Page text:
A night in Erongo Wilderness Lodge:
The whole thing. Sleeping in a tent under a thatched roof. Watching the sun set and rise from the top of one of the granite monoliths that surround the camp.
Also, the late-bird special, which is to be described in another posting.
Doro Nawas, in Damaraland:
An otherworldly sunset, watched from the very comfortable bed in our canvas-walled, thatch-roofed bungalo. One whole wall was glass doors, which opened up onto a polished concrete verandah, and then onto the desert as far as you can see. The squawking calls of the red-billed francolins, and the hollow clacking of some other bird.
Trailing a group of eight desert-adapted elephants down the dry Huab river bed.
A white, dry and different place. We saw lion and elephant, which are the things to see, but were more impressed with the small things we saw there (yellow mongoose), and with the combinations of animals all coming to the watering holes to drink, than with any particular wildlife sighting.
Except maybe the just-calved, still-wet oryx being cleaned by its long-antlered mother, surrounded by four jackals eyeing the baby hungrily. We learned later that these very bad dogs were not in fact after the baby (though I'm sure they wouldn't have turned it down), but were waiting around for the pair to clear out so they could have the placenta, apparently a major source of protein for them.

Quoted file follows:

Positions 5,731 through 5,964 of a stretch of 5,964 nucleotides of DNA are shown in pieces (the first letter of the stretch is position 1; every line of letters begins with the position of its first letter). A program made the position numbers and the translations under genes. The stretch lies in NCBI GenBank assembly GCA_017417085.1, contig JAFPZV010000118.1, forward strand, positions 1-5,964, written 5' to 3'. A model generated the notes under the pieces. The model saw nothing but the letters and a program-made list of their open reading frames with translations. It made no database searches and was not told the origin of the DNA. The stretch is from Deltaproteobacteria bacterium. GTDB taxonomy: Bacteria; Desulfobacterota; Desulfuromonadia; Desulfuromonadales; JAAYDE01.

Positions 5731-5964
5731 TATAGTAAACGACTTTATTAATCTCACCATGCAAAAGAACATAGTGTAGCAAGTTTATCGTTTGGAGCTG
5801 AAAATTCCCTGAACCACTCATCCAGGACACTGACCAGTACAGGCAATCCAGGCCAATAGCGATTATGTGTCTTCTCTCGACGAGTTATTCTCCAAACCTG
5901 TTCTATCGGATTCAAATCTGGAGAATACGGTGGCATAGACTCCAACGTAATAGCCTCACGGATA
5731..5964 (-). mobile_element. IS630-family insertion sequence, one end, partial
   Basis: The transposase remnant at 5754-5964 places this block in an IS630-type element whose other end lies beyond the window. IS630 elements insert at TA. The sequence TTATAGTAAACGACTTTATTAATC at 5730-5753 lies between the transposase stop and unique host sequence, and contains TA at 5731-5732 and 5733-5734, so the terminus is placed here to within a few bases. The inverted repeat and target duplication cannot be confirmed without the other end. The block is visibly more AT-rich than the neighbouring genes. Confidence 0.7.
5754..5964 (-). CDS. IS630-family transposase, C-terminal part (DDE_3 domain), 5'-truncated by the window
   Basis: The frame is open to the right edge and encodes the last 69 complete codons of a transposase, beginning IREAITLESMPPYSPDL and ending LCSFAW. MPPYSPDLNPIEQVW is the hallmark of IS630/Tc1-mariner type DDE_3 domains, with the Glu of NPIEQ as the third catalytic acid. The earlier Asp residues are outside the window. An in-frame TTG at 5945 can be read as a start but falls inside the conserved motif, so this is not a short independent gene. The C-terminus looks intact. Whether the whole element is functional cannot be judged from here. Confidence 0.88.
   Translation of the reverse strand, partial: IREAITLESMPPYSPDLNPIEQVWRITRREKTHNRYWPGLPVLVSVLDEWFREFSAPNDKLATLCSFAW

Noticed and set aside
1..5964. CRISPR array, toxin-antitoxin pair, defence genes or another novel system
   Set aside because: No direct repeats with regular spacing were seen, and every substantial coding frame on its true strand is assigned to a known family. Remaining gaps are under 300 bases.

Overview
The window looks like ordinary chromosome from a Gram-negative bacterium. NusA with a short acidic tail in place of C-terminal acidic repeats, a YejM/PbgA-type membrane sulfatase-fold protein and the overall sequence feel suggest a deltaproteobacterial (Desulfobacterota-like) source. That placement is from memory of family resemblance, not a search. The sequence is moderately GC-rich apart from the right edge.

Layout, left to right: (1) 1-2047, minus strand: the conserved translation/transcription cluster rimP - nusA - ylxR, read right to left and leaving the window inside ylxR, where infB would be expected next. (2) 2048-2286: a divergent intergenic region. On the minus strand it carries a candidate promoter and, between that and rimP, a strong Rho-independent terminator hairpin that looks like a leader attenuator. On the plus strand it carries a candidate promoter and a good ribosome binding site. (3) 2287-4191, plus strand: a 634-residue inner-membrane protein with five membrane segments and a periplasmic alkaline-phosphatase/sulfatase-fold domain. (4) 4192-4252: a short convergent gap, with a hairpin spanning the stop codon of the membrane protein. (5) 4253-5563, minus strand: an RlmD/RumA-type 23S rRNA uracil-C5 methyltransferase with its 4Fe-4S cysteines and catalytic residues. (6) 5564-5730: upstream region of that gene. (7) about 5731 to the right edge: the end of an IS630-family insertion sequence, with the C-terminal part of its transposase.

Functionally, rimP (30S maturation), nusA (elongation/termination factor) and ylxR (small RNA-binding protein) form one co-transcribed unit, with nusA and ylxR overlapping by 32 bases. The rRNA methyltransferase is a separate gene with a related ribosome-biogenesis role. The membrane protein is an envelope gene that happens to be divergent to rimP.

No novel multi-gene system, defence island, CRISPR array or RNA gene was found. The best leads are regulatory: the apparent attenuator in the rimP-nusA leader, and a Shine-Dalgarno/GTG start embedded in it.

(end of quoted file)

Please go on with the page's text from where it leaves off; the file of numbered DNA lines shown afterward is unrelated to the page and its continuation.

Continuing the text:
Mount Etjo Safari Lodge:
A nightly lion feeding, where we watched two maned males, four females and five cubs all going at some meaty bones and pre-killed warthog that had been chained there. This all happened from the safety of a bunker shaped like a small quonset hut with a four-inch high slot running the length of it. The slot had a grating over it so we were completely safe, but the lion knew we were there, and even a glance from an amber-eyed baby was enough to turn your guts to jelly. The feeding was gruesome and awesome, with the huge male keeping everyone in line and every so often bellowing out a series of roars to announce the kill as his. The best part, though, was at the end, where this male caught sight through the grid of the two chatty Italian girls down the bench from us. He got up and very deliberately pointed his hindquarters at them and sprayed. It wasn't stinky or wet or anything, just a territory marking and a warning, but it was friggin' hilarious.
A rolicking, but ultimately unsuccessful, private game drive through the bush, looking for black (or even white) rhino.
On returning the car to the rental agency in Windhoek, miraculously undamaged after two thousand miles on roads of varying quality, I apologized for the state of it. I'd filled it up and had the windows cleaned, but didn't know if the dust that had collected in every crevice was my responsibility. The reply came, bookending the trip perfectly: "Sir, this is Namibia. We are accustomed to dust."
We now head off this morning for four nights and five days on the Otter Trail. High winds are predicted for the middle day (up to 50 mph), so we have no idea how successful our jaunt is going to be. We're bringing extra whisky to make sure everything turns out okay.